Book formatting mistakes to avoid abound in traditional as well as independent publishing. While some readers say they can overlook a certain number of typos when a story is engaging enough, it’s probably safe to say bad formatting is even harder to overlook than a few typos. Exceptions can always be made for a text that takes a purposeful and well-executed experimental approach, but readers are conditioned as readers to expect certain layouts. Good formatting fades into the background so we can get on with reading. Besides, who wouldn’t rather read a book that’s strong on all fronts? Over the years, I’ve taken a shine to the process and now format basic print and ebooks for a select number of clients as well as my own titles. What follows below are some common issues that will make a book scream amateur.
This year I will be covering dealing with rejection, publishing goals, doing a print run, knowing comp titles, and blogging a book. Feel free to explore Word Bank’s archive of publishing posts. In particular, you might find 5 Reasons to Submit Work to Publications that Practice Editorial Discretion of interest.
Book Formatting Mistakes to Avoid
Of all stages of the publishing process, book formatting is one an author can most likely pull off themselves if they are proficient with technology and patient enough to see such a meticulous process through. However, templates for print books such as the ones available for download from CreateSpace are only as useful as the ability of the user to properly customize them. Also, Word can get the job done but programs like Adobe’s InDesign are much more powerful (and complex, not to mention expensive). Programs like Scrivener and Vellum (for Macs only) offer solid formatting possibilities as well, but a learning curve is to be expected. I’ve not found Amazon’s print to ebook services and vice versa to offer satisfactory results. Each format must be tended to separately for optimal results.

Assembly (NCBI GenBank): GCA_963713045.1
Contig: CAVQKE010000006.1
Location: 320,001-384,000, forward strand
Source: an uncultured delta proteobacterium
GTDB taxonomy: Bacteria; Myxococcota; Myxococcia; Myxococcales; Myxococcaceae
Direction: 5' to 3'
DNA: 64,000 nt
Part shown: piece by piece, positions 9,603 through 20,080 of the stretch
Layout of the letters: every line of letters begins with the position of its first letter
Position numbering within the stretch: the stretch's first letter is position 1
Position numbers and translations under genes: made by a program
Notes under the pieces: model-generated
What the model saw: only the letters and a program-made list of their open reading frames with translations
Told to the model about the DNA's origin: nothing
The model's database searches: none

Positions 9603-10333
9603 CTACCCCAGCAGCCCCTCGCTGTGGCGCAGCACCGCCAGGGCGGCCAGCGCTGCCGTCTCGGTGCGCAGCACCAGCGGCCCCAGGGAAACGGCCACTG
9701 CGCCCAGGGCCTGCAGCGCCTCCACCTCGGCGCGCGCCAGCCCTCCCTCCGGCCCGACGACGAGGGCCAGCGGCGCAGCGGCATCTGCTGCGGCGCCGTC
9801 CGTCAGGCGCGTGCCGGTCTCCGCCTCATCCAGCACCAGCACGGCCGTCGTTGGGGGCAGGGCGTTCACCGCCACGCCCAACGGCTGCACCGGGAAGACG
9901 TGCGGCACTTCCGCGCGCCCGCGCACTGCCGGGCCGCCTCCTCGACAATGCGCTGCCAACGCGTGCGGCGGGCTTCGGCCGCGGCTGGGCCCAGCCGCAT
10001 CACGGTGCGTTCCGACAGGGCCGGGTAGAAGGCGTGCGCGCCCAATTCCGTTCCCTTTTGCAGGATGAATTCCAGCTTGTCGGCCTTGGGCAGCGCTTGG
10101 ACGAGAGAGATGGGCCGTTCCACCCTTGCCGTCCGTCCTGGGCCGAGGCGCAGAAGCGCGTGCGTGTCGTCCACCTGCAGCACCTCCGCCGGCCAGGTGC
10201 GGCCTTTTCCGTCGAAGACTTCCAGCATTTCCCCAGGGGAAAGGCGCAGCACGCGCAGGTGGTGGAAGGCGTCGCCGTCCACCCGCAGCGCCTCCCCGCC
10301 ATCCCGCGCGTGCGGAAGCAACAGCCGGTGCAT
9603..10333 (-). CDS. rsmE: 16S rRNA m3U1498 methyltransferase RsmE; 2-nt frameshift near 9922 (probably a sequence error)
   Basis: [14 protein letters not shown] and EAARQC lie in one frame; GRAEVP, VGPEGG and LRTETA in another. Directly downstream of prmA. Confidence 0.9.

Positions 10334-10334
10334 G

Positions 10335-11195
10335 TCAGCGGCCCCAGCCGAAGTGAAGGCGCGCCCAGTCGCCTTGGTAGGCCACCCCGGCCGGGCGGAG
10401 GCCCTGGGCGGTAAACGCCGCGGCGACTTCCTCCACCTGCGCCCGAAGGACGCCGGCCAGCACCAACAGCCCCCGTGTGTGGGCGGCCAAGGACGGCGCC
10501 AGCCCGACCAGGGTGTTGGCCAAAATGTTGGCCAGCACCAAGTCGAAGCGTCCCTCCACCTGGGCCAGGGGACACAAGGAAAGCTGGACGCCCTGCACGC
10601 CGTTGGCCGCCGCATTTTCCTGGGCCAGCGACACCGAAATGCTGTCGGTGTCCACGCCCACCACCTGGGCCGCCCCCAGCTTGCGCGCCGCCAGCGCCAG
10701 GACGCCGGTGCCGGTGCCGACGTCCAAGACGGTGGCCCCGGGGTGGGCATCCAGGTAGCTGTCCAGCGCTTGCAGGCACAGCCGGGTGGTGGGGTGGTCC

The following list of book formatting mistakes to avoid is by no means all-inclusive, but it does offer a good overview of mistakes that tend to arise. This is not a how-to post, but rather a cautionary one. As with many things in life, simply hiring a professional for book formatting can save valuable time so you can get on with other things. As always, make sure to properly assess the skills of anyone you may potentially hire.
#1: Indented Paragraphs for New Sections
As with much of this list, what’s outlined are not so much a rule set in stone, but standards that have developed over time.Most traditionally published books do not incorporate a paragraph indent for the start of chapters or for new sections within a chapter. Rather, such lines should begin flush-left. Perhaps this is a small potatoes issue, why give your readership the chance of taking note of such subtleties? If a drop cap is being used, ensure that it looks good in both the ebook and print versions. Simple formatting is generally better when it comes to ebooks.
#2: Ragged Composition
When using word processing software, most of us type with lines that are left-justified. This default justification means all lines start at the left side of the page and no automatic spacing is inserted between words to make the text extend all the way to the right margin. However, when it comes to published books, a ragged right margin can look downright pitiful. Pages that incorporate fully justified text have a more polished look, and a good book formatter will tend to any overly large space gaps that pop up between words.
#3: Indented vs. Block Paragraphing
Works of fiction or narrative nonfiction typically make use of indented paragraphs. Informational texts such as how-to guides and business manuals tend to use block-style paragraphing. With the first rush of so many authors to self-publish years ago, this was more of an issue, but it still crops up in plenty of books. While it may be common for many writers to type a book using single spacing and an extra space between paragraphs, this isn’t the format that should be presented to the public.
#4: Extra Spacing Between Paragraphs